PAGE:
- save the new trajectory (File -> Save trajectory) checking Active only in the Options box.
- to open the new trajectory, you need an appropriate coordinate file without water molecules. To do it, remove the invisible atoms (Edit -> Remove -> Invisible atoms) and save the molecule with the same name of the new trajectory file (File -> Save As...).
How to join two or more trajectory files
- Make a copy of the first trajectory file;
- open the second trajectory file (File -> Open). If the associated molecule file doesn't have the same prefix in the file name, read the previous section;
- save the trajectory (File -> Save trajectory), using the format, the path and the file name of the first trajectory file. A requester will be shown: click Append. The trajectory will be joined to the end of the first one.
- repeat the operation for each trajectory that you want join.
Trajectory format conversion
- Open the trajectory file (File -> Open). If the associated molecule file doesn't have the same prefix in the file name, read above;
- save the trajectory (File -> Save trajectory), choosing the new file format;
- if you want save more disk space, you could save the trajectory in the Gromacs XTC format that uses the XDRF compression algorithm for the floating point data.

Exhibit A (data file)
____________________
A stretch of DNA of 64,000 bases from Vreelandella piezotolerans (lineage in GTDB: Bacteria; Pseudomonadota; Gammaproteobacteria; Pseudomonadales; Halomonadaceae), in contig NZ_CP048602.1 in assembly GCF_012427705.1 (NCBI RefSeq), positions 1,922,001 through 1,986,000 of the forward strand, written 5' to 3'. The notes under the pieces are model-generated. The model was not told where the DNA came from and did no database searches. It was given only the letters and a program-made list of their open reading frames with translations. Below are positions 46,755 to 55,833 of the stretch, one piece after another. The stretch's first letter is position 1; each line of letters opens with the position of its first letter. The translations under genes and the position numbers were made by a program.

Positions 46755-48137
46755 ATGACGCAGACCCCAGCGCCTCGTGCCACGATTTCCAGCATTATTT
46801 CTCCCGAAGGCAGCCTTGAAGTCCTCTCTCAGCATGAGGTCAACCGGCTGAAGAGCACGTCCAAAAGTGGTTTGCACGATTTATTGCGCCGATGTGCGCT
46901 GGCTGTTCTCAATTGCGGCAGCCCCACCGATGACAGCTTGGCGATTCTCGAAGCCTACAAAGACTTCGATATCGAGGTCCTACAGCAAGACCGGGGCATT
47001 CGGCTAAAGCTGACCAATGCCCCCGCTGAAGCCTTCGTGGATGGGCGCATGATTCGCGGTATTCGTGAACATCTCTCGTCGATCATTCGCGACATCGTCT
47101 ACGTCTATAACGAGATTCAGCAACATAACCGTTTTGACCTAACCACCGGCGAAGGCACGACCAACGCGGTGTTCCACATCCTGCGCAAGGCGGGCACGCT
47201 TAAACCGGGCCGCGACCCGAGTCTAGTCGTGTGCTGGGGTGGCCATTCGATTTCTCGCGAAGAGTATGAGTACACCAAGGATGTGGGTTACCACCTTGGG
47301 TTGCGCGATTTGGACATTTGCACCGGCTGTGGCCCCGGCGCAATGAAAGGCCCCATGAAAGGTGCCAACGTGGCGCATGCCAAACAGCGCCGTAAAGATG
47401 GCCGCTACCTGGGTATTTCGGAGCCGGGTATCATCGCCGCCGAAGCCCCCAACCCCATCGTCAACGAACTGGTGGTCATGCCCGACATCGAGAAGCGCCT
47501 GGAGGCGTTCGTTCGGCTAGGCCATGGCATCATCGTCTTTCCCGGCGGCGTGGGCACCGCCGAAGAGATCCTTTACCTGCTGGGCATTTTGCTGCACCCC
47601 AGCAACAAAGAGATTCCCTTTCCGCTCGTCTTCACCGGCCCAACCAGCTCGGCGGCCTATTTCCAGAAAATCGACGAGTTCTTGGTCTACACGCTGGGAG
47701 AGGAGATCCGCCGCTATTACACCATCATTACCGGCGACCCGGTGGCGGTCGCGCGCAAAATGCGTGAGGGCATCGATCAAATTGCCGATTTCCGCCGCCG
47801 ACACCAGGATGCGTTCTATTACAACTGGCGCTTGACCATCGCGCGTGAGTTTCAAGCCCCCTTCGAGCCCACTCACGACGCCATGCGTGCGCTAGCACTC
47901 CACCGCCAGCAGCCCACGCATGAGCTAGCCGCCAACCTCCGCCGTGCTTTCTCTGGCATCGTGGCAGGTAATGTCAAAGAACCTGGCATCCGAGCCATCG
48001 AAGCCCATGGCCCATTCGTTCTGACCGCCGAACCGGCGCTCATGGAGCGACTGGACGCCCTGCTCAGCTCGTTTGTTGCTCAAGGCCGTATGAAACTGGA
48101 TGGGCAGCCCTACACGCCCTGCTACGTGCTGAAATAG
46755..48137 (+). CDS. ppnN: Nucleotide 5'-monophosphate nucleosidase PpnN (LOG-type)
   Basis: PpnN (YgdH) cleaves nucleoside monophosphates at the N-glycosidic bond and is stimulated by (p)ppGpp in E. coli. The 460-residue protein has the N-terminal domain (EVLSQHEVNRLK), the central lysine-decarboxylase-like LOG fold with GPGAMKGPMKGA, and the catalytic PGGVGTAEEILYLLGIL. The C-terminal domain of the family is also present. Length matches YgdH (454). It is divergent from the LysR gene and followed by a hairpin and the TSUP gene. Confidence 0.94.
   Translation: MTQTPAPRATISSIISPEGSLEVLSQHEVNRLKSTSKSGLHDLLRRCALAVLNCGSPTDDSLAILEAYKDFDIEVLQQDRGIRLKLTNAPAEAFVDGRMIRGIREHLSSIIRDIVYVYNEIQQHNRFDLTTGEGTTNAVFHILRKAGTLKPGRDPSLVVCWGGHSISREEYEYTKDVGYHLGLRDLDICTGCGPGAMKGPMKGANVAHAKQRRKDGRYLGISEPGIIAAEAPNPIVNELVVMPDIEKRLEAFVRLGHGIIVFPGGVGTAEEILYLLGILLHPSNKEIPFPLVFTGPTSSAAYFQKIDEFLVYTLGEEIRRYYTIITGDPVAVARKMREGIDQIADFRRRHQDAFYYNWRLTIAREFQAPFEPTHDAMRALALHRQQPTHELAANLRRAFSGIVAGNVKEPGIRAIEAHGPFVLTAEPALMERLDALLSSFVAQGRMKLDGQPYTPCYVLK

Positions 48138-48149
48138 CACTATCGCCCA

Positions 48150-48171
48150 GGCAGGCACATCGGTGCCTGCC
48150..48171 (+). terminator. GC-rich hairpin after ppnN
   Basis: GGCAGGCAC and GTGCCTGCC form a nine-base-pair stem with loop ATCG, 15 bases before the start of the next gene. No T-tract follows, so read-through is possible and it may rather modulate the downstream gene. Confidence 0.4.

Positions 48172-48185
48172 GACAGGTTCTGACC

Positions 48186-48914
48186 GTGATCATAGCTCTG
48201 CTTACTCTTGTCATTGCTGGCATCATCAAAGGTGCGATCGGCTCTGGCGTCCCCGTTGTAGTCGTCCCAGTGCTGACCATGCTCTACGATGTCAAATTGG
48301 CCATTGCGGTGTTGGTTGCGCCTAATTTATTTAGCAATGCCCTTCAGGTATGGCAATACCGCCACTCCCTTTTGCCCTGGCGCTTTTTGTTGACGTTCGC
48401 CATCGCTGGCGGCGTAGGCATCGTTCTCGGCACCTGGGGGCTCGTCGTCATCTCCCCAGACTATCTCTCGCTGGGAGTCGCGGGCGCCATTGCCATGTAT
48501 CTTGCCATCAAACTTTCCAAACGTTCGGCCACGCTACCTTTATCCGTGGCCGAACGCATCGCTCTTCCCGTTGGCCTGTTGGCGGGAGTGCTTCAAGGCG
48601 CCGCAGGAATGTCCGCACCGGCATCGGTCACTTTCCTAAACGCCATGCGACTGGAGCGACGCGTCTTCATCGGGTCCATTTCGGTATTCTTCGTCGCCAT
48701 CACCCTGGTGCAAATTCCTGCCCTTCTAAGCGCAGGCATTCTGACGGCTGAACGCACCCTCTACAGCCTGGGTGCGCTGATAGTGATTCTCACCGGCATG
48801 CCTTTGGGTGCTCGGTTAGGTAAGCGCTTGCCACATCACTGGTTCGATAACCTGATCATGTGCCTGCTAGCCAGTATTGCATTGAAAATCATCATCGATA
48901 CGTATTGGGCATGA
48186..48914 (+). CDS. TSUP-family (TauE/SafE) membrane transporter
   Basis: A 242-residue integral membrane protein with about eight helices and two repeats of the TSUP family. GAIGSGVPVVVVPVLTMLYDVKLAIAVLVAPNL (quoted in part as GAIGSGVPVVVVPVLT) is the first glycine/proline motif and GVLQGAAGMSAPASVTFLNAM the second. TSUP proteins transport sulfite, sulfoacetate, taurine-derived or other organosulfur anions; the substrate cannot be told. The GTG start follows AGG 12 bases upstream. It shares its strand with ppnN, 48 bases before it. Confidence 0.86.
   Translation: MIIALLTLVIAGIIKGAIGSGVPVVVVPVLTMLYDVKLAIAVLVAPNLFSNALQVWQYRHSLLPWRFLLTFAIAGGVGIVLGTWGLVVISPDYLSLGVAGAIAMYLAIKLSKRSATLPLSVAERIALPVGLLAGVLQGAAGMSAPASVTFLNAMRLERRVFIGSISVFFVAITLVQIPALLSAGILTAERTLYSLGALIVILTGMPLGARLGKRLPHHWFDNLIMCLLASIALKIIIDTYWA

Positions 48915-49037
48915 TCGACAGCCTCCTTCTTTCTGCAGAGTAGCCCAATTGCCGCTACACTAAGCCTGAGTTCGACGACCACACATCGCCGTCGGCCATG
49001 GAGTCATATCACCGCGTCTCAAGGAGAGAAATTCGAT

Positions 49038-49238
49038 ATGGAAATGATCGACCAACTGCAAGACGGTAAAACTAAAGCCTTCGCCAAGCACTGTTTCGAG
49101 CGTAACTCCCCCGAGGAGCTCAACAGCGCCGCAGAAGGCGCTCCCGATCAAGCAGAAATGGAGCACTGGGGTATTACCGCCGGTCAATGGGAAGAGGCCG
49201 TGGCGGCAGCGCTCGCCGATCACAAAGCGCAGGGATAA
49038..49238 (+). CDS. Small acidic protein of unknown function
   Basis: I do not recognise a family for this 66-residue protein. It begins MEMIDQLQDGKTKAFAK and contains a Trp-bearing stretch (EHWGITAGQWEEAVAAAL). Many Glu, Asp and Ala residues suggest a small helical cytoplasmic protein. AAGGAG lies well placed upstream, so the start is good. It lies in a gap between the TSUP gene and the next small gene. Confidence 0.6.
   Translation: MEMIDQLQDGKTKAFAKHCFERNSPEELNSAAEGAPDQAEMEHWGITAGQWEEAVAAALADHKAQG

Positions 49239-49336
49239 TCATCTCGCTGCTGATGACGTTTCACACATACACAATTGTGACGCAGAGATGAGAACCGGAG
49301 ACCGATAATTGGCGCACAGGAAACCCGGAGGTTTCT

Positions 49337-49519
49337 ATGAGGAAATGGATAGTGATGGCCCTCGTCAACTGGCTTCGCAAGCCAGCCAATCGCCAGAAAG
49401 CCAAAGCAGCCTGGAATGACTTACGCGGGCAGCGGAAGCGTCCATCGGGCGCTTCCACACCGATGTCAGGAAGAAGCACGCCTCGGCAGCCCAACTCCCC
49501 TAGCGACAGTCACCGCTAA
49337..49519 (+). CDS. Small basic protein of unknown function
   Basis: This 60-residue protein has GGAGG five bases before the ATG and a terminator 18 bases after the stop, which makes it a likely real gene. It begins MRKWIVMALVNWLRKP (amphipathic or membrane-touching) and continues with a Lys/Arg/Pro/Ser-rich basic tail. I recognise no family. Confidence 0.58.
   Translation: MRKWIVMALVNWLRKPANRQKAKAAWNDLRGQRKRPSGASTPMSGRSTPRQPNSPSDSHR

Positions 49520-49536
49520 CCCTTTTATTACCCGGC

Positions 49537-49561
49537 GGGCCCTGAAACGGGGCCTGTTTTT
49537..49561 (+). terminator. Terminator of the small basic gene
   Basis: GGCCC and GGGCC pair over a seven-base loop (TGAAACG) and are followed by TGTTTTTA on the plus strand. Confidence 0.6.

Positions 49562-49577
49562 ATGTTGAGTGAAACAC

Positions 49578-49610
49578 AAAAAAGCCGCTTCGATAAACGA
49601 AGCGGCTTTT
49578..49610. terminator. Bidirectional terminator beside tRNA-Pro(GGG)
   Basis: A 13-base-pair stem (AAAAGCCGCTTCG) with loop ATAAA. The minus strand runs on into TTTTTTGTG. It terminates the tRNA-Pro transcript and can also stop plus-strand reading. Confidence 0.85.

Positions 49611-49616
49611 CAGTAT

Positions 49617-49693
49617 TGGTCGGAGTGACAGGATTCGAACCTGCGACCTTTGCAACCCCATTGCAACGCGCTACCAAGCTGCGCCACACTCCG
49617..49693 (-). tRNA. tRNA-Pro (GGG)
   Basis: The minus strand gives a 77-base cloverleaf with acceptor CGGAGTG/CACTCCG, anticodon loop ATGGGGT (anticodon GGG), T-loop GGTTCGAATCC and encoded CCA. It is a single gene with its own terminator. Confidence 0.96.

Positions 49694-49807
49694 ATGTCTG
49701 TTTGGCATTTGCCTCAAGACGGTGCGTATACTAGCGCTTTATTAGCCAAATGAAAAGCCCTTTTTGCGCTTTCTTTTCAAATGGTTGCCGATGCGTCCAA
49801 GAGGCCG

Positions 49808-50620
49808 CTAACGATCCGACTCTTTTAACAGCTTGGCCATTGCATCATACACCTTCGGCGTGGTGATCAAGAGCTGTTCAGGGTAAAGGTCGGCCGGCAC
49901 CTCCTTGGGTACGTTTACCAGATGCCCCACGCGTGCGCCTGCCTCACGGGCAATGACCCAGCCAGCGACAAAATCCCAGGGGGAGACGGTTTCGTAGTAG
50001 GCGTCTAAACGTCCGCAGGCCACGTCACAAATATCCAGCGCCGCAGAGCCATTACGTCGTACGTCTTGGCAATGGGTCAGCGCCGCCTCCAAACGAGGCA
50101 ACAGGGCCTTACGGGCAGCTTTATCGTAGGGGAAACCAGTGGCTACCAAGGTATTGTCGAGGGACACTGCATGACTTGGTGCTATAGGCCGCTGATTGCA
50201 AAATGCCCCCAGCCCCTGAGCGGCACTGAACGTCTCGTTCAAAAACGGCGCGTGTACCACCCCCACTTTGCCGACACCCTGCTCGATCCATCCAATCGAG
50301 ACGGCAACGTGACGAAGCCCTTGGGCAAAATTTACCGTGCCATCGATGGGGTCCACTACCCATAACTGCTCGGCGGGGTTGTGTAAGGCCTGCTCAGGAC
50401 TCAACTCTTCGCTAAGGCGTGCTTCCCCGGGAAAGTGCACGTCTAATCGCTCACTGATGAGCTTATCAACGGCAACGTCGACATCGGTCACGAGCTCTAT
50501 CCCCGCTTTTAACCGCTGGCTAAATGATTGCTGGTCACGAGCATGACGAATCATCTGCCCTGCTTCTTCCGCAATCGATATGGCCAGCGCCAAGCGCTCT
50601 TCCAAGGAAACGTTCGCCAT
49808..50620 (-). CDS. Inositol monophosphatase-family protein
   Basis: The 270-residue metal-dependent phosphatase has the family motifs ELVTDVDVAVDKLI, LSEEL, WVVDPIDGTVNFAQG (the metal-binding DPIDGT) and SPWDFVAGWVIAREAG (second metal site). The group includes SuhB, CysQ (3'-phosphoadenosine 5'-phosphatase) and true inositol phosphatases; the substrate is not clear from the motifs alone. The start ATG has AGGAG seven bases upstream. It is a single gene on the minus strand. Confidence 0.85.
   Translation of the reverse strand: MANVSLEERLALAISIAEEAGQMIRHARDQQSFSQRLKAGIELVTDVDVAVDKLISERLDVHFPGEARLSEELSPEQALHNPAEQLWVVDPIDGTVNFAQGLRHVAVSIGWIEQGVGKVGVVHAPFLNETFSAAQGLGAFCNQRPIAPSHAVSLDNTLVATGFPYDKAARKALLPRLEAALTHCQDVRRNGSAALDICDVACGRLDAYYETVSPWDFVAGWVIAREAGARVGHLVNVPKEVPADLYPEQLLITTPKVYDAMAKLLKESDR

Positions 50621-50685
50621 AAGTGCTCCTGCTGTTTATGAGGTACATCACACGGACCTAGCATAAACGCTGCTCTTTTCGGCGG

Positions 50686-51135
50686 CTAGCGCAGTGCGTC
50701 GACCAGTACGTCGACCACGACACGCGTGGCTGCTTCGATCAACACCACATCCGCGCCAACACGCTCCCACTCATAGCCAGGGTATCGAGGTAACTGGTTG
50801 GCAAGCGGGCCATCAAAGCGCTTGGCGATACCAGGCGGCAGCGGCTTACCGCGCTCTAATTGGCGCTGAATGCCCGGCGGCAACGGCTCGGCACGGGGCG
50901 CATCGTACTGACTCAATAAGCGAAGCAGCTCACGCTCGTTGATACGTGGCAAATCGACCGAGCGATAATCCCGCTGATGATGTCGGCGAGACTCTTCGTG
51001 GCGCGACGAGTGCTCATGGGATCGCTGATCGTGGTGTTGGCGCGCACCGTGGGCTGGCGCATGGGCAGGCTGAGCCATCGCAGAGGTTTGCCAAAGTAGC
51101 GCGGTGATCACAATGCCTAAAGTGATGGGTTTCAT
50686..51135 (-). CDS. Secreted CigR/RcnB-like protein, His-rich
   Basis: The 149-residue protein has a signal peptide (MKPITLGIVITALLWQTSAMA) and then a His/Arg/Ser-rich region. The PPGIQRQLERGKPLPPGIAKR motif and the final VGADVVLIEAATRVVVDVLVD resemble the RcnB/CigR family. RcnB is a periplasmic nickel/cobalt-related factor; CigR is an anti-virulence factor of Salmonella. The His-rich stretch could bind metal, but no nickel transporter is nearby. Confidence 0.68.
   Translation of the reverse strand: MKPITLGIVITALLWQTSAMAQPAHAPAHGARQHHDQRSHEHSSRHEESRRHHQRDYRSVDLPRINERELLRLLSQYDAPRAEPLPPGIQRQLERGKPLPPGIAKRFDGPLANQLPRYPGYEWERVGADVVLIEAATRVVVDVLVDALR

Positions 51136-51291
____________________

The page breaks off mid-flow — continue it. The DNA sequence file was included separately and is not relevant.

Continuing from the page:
How to check the protein structure quality during a MD simulation
VEGA ZZ includes a powerful script (File -> Run script, Trajectory group, Ramachandran.c script) that can perform the Ramachandran analysis for each trajectory frame. For each frame, the Phi and Psi backbone torsion angles are measured and evaluated if they are inside or outside the Ramachandran permission areas. For each frame is calculated the percentage referred to the total number of the residues and these values are visualized in a plot. This calculation is also useful to highlight the secondary structure evolution during a MD simulation. If the percentage of the residues (Phi and Psi values) inside the permission areas is decreasing during the simulation, it means that the secondary structure evolves to a worse situation. Vice versa, if the percentage is growing, the secondary structure is improving. Warning: before to run the script, you must open a trajectory file.